‘I was amazed to see the way our people were helping us away from home. Kashmiris can’t see their brethren in trouble. We share each other’s pain and that is the best thing about us.”
BY the time she decided to make it public, Nusrat Razaq had already spent “the darkest and the longest night of her life” on Delhi’s ‘cold and clueless’ streets, searching for her “birth-giver”.
After exhausting all the means to bring back her beloved lost in the capital commotion, the lawyer decided to advocate her own case.
“My mother is missing from Jamia Milia Islamia Metro Station from yesterday (Wednesday) evening,” Nusrat, practicing law in Delhi, wrote on her twitter handle.
Her mother Khadija was wearing a purple cotton suit and white print dupatta at the time of her disappearance.
As soon as the appeal went viral on social media, the daughter received nonstop calls.
The callers were mostly her own Kashmiri brethren — studying and working in different parts of Delhi.
“I received calls from hundreds of Kashmiris, especially from Jamia Milia students,” Nusrat told Kashmir Observer.
“The callers assured me that they were doing their best to locate my mother. That brethren-boost gave me a hope amid despair and made me believe that I wasn’t alone in Delhi.”
But before those solidarity calls, Nusrat had lost touch with her mother in the most shocking manner.
At around 8 pm on March 9, Khadija, a resident of Shopian, slipped out of her Batla House flat locking the main door.
“By the time I managed to break the lock, she had gone out of our reach,” Mir Safdar, Nusrat’s husband, told Kashmir Observer.
Battling Alzheimer’s since 2021, Khadija was recently shifted to Delhi by Nusrat for the treatment of the dementia-causing disease.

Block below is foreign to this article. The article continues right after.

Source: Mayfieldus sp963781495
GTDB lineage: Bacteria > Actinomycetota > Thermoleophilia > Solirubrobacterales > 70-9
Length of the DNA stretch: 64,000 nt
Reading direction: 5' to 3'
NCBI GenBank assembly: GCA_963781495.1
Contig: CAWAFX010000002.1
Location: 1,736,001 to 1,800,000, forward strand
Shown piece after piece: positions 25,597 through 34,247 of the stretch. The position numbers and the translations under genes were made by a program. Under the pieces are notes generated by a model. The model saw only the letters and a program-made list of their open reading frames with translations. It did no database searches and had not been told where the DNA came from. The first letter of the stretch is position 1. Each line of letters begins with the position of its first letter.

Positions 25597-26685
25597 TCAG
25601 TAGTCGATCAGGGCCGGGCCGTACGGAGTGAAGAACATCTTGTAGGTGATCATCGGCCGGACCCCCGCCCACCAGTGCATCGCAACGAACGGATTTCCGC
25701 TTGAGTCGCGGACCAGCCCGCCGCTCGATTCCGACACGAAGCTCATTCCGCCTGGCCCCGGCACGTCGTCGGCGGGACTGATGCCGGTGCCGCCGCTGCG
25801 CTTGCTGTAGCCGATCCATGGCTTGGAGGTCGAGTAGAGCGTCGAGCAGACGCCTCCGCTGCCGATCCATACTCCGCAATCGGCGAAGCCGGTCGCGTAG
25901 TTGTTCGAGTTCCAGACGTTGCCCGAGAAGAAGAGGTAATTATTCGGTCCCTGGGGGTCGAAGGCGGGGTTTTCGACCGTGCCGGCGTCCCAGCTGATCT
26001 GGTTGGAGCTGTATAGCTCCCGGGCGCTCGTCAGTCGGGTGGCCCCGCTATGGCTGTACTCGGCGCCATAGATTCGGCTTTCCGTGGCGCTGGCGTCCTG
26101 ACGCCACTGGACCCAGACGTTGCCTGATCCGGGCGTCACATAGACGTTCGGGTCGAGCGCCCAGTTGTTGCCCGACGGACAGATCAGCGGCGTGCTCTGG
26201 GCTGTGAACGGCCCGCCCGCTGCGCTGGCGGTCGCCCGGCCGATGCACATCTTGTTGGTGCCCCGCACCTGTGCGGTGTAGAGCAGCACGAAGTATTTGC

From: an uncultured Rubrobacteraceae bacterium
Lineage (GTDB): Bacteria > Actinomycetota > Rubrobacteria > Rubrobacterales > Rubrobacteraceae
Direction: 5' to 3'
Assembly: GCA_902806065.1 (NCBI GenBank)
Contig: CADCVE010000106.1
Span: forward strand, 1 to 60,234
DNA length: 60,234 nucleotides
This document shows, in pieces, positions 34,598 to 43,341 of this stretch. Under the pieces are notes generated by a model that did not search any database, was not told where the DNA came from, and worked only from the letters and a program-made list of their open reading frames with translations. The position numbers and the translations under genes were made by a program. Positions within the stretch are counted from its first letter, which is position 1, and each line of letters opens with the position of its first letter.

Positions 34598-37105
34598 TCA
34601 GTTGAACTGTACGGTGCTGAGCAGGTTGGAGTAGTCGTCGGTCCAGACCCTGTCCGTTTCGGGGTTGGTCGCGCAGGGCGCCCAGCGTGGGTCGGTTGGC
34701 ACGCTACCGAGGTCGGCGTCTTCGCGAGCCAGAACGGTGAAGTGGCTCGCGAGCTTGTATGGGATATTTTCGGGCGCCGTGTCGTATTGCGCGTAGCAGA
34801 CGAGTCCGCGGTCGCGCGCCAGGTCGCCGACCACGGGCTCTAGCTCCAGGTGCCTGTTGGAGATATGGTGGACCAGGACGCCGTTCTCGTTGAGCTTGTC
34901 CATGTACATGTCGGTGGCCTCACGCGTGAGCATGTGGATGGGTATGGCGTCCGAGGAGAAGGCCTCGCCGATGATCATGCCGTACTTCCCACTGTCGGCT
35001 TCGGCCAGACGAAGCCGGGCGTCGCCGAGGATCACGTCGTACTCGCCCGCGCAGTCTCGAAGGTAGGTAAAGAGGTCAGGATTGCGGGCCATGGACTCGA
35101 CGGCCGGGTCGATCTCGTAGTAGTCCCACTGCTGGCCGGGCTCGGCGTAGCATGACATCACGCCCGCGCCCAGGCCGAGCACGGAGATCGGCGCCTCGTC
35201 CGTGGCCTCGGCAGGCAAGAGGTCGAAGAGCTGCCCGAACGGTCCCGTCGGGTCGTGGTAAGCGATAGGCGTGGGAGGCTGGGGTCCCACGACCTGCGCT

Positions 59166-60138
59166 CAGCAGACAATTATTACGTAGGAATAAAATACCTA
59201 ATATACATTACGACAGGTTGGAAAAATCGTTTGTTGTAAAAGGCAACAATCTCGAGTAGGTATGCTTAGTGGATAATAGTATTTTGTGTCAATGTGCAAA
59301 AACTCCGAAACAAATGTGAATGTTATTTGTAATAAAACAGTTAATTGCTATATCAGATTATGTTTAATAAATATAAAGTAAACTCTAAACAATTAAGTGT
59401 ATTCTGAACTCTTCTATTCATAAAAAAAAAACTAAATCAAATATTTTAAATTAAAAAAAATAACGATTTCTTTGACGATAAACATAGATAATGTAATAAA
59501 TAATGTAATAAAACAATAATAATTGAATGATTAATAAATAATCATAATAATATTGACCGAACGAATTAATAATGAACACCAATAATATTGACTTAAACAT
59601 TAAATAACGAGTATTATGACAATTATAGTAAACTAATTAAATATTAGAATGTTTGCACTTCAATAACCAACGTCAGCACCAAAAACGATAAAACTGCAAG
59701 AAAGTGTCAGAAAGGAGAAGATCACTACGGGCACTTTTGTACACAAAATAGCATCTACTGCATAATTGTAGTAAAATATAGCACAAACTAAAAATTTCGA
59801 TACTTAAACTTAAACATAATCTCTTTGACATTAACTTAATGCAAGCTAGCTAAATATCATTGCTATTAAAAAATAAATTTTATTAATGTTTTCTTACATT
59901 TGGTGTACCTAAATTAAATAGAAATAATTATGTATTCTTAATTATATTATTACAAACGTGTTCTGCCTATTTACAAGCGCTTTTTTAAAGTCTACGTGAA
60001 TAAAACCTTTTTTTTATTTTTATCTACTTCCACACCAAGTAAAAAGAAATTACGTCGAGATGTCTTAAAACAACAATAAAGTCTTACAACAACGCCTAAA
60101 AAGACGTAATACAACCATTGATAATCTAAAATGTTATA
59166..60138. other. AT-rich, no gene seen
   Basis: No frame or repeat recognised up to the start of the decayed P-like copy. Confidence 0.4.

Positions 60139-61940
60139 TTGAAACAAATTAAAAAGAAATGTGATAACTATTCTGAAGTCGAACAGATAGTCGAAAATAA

Apart from lodging a missing report in the Zakir Nagar Police Station, Nusrat went to trace her mother in all the streets and stores, where she thought Khadija could be, but she was nowhere to be found.
“We didn’t return to our flat that night,” she recounted the harrowing time of her life.
“We were devastated. Our world had turned upside down — sending all of us in different directions on Delhi’s dark roads for the sake of our mother.”
But just before she went missing, Khadija had grown uneasy with the Delhi’s “dingy dwellings”.
“We’ve an open lawn in Kashmir where our mother used to have a daily walk,” the daughter said. “But in this congested place, she was apparently growing uncomfortable—but not to an extent that it would drive her out.”
While thinking about this, Nusrat finally received the call she was eagerly waiting for. The call came 24 hours after her appeal.
And the caller was a Kashmiri in Delhi.
The man had seen the pictures of the missing mother on social media. And after spotting her on a street, he quickly informed Nusrat that Khadija was being taken to Lajpat Nagar Police Station.
“We immediately went to the police station where we were told that our mother had been taken to AIIMS for medical check-up,” Nusrat said.
The family then rushed to the hospital, where they finally saw their mother.
“We hugged her and cried for hours,” the daughter recalled. “My brother kissed her feet and I hugged her like I had met her after decades.”
Khadija couldn’t tell where she was for 24 hours. Her children couldn’t insist as they were happy enough to see her again.
After completing all the legal formalities, Delhi Police handed over the mother to her family members who brought her home.
“But I’ve no words to thank the people of Kashmir staying in New Delhi who made it possible and supported us in the time of grief,” Nusrat said.
“I was amazed to see the way our people were helping us away from home. Kashmiris can’t see their brethren in trouble. We share each other’s pain and that is the best thing about us Kashmiris.”
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